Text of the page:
NEW: HealthPoint is now offering TeleHealth (phone/video) appointments. For the health and safety of our patients and staff, we are limiting our in-person appointment times. Please call your local clinic for more information.
HealthPoint continues to receive updates about COVID-19 and will add new information to this page as it becomes available. We recommend preparedness and prevention and are practicing that advice in our clinics with ALL patients, visitors, contractors, vendors, including all of our team members by screening for COVID-19 upon entry to any of our facilities and following all CDC protective measures. Please plan ahead as there may be a wait upon entering our facilities. Please also consider limiting who you bring with you to appointments as everyone MUST be screened. Read the latest COVID-19 updates from the U.S. Centers for Disease Control and Prevention (CDC).
Coronavirus (COVID-19) Frequently Asked Questions:
NEW: TeleHealth Appointments
What is a TeleHealth Appointment?
- A Telehealth appointment is a consultation visit with your HealthPoint doctor conducted over the phone or by video conference (when possible).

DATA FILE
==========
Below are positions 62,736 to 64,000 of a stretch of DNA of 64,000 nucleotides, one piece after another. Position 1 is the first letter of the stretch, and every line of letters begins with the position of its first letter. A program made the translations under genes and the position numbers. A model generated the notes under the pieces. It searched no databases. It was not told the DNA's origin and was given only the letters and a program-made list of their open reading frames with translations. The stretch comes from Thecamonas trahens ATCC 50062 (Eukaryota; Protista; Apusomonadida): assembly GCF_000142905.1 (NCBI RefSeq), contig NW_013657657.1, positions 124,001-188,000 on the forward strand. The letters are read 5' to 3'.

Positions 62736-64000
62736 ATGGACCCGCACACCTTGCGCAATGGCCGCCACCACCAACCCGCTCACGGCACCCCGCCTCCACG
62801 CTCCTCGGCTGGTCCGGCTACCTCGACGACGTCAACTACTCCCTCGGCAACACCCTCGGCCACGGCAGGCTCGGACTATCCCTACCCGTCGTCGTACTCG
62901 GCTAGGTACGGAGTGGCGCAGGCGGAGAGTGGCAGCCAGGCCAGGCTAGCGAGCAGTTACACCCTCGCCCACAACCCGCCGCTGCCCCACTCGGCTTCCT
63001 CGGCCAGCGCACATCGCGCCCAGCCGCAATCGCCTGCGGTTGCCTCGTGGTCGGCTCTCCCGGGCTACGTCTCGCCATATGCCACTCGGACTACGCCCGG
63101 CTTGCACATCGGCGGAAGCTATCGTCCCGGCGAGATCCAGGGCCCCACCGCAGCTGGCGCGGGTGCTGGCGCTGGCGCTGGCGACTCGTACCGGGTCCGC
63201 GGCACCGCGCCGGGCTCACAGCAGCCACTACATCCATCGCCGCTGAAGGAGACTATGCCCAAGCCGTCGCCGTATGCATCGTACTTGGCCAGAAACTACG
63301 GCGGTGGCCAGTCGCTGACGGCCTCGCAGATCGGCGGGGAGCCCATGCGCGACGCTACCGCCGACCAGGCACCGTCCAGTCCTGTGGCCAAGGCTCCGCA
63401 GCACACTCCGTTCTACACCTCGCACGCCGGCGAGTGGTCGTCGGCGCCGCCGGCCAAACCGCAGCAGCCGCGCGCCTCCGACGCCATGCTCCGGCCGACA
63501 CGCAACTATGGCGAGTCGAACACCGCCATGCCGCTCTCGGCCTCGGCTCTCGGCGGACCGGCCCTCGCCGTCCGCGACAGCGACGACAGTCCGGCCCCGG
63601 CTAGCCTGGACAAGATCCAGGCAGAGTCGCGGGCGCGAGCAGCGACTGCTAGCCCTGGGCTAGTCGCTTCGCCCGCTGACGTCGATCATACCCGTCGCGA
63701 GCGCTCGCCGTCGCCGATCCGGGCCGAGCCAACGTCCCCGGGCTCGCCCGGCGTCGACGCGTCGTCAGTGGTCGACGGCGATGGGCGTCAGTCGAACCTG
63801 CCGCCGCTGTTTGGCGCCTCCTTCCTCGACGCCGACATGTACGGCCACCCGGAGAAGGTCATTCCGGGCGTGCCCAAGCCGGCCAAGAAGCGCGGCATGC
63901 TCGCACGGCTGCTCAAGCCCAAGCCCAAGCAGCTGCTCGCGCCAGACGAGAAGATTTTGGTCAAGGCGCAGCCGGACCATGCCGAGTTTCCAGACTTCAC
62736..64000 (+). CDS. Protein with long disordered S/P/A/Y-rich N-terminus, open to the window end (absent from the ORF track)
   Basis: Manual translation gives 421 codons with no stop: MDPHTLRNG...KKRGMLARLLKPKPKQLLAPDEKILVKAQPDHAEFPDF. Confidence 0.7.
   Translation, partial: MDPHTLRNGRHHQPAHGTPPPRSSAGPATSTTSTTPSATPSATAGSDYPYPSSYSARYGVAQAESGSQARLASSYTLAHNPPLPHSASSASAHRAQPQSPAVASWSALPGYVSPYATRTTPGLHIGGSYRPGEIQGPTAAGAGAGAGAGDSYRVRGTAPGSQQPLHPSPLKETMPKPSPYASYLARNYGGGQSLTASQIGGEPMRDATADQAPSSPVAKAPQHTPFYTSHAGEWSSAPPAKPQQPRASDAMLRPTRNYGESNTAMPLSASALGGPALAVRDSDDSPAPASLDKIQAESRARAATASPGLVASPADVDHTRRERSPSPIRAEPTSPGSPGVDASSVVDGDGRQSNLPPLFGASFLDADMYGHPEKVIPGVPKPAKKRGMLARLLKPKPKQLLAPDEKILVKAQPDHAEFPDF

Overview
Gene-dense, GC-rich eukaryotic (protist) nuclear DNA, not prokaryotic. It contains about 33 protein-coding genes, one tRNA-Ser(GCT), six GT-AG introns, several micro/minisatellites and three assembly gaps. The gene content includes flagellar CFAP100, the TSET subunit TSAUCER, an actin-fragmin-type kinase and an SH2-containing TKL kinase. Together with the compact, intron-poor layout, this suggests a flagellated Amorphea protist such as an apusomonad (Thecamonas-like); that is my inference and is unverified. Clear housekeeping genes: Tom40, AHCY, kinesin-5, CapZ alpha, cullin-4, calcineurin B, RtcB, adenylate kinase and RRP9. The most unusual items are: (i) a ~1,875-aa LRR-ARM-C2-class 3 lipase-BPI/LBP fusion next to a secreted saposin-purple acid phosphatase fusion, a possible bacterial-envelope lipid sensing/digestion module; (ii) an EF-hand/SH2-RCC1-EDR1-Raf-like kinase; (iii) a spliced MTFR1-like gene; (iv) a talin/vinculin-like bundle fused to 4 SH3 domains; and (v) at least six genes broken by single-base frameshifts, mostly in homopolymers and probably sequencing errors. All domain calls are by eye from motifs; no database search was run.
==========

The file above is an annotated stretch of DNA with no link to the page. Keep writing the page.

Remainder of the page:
- These virtual consultations will be the preferred option for all non-emergency or COVID-19 related patient needs.
When will the TeleHealth program begin?
- Beginning Monday, April 6, 2020, all non-emergency appointments will be scheduled as a TeleHealth appointment. Also, all well-child visits for children over the age of 5, all annual exams, and physical exams will be suspended until further notice.
How do I schedule a TeleHealth appointment?
- TeleHealth appointments can be scheduled by calling your local HealthPoint Clinic during regular business hours. You will be asked to provide a 20 minute window of time during which your visit can be scheduled. If your healthcare provider is running behind, you will be called to reschedule your appointment.
Will my insurance cover my TeleHealth appointment? How much is the co-pay for these visits?
- There is no co-pay for any TeleHealth appointment for patients with third party payors or on our programs through April 30th, 2020.
- Patients who are Full Fee will be expected to pay 60% of the cost of the visit through April 30th, 2020. They can pay over the phone or HealthPoint will bill the patient.
Diagnosing & Testing
Can I get tested for COVID-19 at a HealthPoint Clinic?